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Tuesday, Apr 23, 2024

Tax incentives ‘not enough’ to reverse Hong Kong’s declining birth rate

Tax incentives ‘not enough’ to reverse Hong Kong’s declining birth rate

Latest budget raises child allowance, but academics say effect of financial aid on encouraging people to have more babies is limited.

Hong Kong will need more than tax incentives to tackle its low birth rate crisis, even if the government is willing to offer more than it pledged in its budget blueprint, experts in population studies have said.

The question over how to tackle one of the biggest challenges facing most advanced economies gained fresh urgency in Hong Kong after Financial Secretary Paul Chan Mo-po announced in his budget on Wednesday he would raise the child allowance by HK$10,000 (US$1,275) to HK$130,000.

From politicians to residents, the increase was lambasted as far too little given the cost of raising a child in the city.

Academics who track birth rate trends around the world said financial aid would at best only encourage those already planning to have a child to do so sooner, and so long as the assistance was significant enough.

Hong Kong families must contend with expensive education, cramped and costly living conditions and an unfriendly culture for working mothers, they argued.

“There is international evidence suggesting that financial incentives including tax incentives have a positive impact on fertility, and at least, may encourage couples to give birth earlier,” said assistant professor Tan Poh Lin, who studies Singapore’s low birth rate at the Lee Kuan Yew School of Public Policy in the city state.

But the sociologist said the evidence, mostly coming from France, Canada and America, might not be as convincing in East Asia, where competition for school spots was much more intense, and social expectations and responsibilities placed on parents significantly greater.

Stuart Gietel-Basten, director of Centre for Aging Science at the Hong Kong University of Science and Technology, said it was a cultural norm in Hong Kong for children to work extremely hard in a competitive schooling environment to ensure better job prospects later in life.

“If you’re a woman, you’ve worked your way up, you’ve got yourself a decent job. If you have kids, your career is going to be in jeopardy,” he said, adding that money was “never enough” to compensate for what the mothers gave up.

He said northern European countries such as Sweden and Finland had long identified the differential treatment women faced and made adjustments accordingly. The two countries, hailed for their birth policies a decade ago, have started to face challenges in recent years due to economic uncertainties.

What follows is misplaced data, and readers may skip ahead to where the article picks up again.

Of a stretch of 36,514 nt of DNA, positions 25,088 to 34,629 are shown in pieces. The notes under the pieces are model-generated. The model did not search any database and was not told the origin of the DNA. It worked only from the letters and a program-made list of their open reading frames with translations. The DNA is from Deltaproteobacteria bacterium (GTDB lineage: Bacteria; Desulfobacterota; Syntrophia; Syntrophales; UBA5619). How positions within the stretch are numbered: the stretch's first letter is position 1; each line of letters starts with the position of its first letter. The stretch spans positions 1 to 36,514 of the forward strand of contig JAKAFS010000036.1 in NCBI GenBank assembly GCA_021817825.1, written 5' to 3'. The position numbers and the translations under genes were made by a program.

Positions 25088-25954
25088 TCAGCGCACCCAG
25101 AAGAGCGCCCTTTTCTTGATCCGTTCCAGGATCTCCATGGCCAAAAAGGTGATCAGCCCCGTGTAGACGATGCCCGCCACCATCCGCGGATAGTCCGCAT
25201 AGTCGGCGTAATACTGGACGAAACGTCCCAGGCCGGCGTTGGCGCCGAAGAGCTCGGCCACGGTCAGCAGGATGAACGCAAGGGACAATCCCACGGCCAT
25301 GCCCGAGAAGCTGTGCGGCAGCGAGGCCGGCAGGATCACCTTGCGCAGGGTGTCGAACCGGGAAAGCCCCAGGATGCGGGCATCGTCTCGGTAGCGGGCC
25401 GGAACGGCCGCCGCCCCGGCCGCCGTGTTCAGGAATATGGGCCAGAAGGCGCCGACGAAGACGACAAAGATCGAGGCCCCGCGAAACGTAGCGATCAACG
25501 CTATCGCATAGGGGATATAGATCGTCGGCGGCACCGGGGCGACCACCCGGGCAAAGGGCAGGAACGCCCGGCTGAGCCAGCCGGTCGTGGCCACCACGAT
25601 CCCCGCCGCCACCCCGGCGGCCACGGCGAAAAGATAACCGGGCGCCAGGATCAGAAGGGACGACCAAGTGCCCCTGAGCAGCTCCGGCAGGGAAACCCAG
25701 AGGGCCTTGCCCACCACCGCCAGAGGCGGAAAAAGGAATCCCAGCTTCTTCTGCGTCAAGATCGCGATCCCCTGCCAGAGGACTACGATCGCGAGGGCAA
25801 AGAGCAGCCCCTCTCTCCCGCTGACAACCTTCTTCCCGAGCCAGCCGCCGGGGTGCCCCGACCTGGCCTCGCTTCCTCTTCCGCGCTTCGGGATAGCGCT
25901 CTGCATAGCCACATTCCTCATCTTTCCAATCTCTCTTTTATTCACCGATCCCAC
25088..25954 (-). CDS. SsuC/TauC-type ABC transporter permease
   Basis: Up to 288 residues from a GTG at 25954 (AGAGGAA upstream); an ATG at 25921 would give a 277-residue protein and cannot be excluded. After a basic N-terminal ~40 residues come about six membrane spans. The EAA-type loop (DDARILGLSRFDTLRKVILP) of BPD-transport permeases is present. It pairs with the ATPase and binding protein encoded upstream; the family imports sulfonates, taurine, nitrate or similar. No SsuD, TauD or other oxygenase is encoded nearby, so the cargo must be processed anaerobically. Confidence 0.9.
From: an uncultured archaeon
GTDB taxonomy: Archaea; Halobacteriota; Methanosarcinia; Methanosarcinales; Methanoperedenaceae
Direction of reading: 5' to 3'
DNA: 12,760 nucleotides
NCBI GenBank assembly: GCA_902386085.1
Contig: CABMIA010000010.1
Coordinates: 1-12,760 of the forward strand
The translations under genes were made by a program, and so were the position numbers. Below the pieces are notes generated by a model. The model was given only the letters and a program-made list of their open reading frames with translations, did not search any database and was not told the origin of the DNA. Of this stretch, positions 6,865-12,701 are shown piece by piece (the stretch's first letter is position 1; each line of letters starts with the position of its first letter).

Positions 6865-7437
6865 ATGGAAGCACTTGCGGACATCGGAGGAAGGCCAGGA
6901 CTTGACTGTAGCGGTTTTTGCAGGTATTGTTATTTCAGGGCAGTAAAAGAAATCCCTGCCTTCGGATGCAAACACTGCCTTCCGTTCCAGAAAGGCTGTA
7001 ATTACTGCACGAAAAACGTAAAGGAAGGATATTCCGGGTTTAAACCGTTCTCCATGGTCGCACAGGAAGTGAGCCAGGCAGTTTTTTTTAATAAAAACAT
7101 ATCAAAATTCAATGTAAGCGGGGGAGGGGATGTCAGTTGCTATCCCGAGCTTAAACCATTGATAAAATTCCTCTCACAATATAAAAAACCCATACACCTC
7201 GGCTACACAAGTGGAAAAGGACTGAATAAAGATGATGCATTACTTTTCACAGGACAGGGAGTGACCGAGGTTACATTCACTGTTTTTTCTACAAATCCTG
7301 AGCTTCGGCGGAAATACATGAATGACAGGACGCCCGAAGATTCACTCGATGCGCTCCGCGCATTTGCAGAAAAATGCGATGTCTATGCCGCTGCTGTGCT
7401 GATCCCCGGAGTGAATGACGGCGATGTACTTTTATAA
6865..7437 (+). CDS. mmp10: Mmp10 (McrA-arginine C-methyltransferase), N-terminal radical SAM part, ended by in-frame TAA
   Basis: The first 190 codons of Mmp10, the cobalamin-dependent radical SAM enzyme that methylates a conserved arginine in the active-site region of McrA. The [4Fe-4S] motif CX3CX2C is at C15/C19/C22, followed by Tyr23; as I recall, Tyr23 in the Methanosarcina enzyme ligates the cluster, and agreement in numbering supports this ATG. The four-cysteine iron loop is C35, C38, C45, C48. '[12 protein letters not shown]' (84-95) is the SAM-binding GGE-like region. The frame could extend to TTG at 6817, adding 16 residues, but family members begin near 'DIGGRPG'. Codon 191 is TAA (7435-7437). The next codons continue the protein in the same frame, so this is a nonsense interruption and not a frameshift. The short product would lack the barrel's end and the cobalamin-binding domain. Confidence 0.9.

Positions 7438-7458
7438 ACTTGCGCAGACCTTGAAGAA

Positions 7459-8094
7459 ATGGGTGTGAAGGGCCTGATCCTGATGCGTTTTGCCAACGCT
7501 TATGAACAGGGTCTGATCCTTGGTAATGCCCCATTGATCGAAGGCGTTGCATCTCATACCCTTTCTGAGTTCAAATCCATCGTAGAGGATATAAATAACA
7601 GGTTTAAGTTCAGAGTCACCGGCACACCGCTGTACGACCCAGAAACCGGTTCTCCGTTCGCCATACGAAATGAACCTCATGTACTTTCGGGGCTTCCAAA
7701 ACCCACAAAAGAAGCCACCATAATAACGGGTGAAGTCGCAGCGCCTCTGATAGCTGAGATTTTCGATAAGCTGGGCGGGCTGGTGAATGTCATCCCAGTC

Singapore currently has one of the lowest fertility rates in the world despite its annual spending to boost its birth rate quintupling to HK$14.1 billion from 2001 to 2017. The rate was 1.12 in 2021.

South Korea offers the equivalent of more than HK$4,000 a month to families with children under the age of one, with the payment expected to rise to more than HK$6,000 next year.

It is the only country in the world where the fertility rate is below one, dropping to 0.78 in 2022, a fall of 4.4 per cent over the previous year.

According to the Census and Statistics Department, the city’s fertility rate dropped from 1,080 in 2018 to 772 in 2021. The rate refers to the average number of babies born alive to 1,000 women during their lifetime, with the figure excluding domestic helpers.

Hong Kong’s birth rate was a hot issue at the Legislative Council on Thursday, when lawmakers grilled the financial secretary on the policy decisions in his budget.

Chan said the government was aware of the consequence of a declining population and birth rate, which would affect the city’s economic development, saying it had made “slight” adjustments to the tax deduction for parents.

But he defended his decision not to spend more on the problem.

“We had four years of deficits in the past five years, the year before last year it was around HK$200 billion, this year it is HK$140 billion, so we really need to spend within our means,” he said.

Paul Yip Siu-fai, the chair professor in population health of the University of Hong Kong, said the government had yet to treat the low birth rate as “a matter of life and death” as the Singaporean government had

“It will not work unless you invest a very large sum of money,” he said.

Instead, the government should focus on improving people’s quality of life to make them happier while improving work conditions for women, Yip suggested.

According to official figures released earlier this month, the city’s population dipped 0.9 per cent from the year before to 7,333,200 in 2022, while births plunged to a record low of 32,500. The overall population drop was deeper than the previous year’s 0.3 per cent decrease.


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